1961 FORD F100 RESTORED Y-BLOCK 292 REAL NICE 25K MILES MUST SEE

Price: US $14,995.00 Item location: Pompano Beach, Florida, United States
  • Condition: Used
  • Make: Ford
  • Model: F-100
  • SubModel: CUSTOM
  • Type: TRUCK
  • Trim: CLASSIC CUSTOM
  • Year: 1961
  • Mileage: 25,890
  • VIN: F100R130440
  • Color: BLUE
  • Engine size: 292
  • Number of cylinders: 8
  • Fuel: Gasoline
  • Transmission: Manual
  • Drive type: RWD
  • Interior color: BLUE
  • Vehicle Title: Clear
  • Want to buy? Contact seller!
Description:

1961 Ford F-100 CUSTOM

HERE WE GO FOLKS !!ANOTHER GREAT DEAL WE ARE MAKING AVAILABLE.
OPTIONAL 292 Y-BLOCK MOTOR
THIS IS ONE OF THE NICEST F100 TRUCKS ON THE MARKET1961 FORD LONG BED PICKUPNO RUST ON OR UNDER THE TRUCKTHE STEERING IS TIGHT, OES NOT PULLBRAKES ARE GOOD AND ALSO DO NOT PULLTHE ORIGINAL ENGINE STARTS RIGHT UP EACH TIMEDOES NOT SMOKE, O UNUSUAL NOISESI HAVE DRIVEN THIS TRUCK UP TO 60 MPH, ND IT DRIVES GREATTHE TRUCK HAS BEEN REPAINTED, T IS A VERY PROFESSIONAL JOB AND LOOKS GREATREADY FOR YOUR LOCAL CAR SHOWTHE SUSPENSION HAS BEEN REBUILT TO ORIGINAL SPECSBRAKES ARE EXCELLENTDRIVE TRAIN IS TIGHT, LUTCH AND TRANSMISSION ARE SMOOTHTIRES AND WHEELS ARE EXCELLENTTHE INTERIOR HAS BEEN COMPLETELY REDONE ALONG WITH THE DASH, EATS,AND DOOR PANELSEVERYTHING LOOKS FABULOUSCALL ME DIRECT TO SEE, EST DRIVE OR HAVE ANY QUESTIONS.WE ARE A FLORIDA FAMILY SMALL INTERNET DEALERWE SPECIALIZE IN CLASSICS, OATS AND MOTORCYCLESCALL ME ANYTIME, Y NAME IS JACK AND CAN BE REACHED AT 954 520-9751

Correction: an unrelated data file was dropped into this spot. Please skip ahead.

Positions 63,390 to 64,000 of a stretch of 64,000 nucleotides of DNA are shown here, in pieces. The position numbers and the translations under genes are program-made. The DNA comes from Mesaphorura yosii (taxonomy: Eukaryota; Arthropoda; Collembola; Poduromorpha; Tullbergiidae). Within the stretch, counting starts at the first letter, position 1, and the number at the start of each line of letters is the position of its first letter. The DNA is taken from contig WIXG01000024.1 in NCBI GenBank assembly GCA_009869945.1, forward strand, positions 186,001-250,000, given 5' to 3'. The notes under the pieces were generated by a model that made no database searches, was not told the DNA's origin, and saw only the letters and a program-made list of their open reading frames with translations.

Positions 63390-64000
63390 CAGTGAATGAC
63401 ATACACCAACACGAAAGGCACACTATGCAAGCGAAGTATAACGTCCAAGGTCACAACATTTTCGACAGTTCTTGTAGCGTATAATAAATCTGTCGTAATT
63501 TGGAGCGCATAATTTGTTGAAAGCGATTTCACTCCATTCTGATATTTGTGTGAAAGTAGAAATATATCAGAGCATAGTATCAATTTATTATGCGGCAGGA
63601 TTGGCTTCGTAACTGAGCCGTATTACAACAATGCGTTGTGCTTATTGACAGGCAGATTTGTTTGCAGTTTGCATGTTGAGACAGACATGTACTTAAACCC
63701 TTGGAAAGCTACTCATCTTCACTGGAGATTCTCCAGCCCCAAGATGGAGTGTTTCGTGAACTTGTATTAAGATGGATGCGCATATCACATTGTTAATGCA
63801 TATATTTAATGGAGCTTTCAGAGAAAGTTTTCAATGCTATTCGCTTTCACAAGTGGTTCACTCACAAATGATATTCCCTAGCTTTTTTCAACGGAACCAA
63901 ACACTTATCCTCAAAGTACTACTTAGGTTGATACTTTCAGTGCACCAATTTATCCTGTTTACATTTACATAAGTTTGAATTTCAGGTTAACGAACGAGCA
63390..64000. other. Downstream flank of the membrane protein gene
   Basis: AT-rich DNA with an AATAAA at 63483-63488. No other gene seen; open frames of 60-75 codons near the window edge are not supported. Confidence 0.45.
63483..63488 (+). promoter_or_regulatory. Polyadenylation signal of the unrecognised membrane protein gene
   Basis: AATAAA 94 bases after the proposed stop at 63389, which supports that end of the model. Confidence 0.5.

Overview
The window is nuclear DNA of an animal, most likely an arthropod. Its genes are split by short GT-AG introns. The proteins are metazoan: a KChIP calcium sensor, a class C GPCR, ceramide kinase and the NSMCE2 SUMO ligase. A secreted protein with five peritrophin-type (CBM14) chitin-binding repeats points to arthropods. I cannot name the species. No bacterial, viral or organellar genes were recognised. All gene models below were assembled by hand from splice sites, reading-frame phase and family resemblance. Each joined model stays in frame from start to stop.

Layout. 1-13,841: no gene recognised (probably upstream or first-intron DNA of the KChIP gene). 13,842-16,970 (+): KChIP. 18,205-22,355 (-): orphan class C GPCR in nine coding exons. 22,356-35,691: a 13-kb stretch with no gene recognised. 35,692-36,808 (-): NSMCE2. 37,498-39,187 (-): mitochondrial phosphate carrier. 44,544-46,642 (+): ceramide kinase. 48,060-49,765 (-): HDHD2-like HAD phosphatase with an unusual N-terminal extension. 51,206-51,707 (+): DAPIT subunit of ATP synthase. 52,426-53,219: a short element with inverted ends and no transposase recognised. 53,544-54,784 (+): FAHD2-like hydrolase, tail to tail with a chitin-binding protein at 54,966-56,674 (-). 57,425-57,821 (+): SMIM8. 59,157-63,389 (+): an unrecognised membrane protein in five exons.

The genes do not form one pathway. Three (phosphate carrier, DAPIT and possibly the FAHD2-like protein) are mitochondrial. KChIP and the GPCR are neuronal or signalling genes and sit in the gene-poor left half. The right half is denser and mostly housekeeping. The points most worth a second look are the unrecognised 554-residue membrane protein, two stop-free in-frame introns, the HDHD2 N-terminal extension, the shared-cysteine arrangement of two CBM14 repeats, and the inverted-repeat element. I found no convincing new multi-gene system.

By Wes Grueninger for PickupTrucks.com

The design of Ford's F-Series is like a taproot, ith each previous generation forming the basis for the growth of the next. Engines, ransmissions and chassis carry over from one generation to the next, ith major redesigns often happening independently of body styles.

Some features, ike the Twin I-Beam front suspension, ould prove to be central to the continued growth of the brand, panning generations from its introduction in 1965 up through today's two-wheel drive Super Duty. Others, uch as the 3.8-liter Essex V-6 launched in 1982, roved to be offshoot tendrils that lasted less than two years.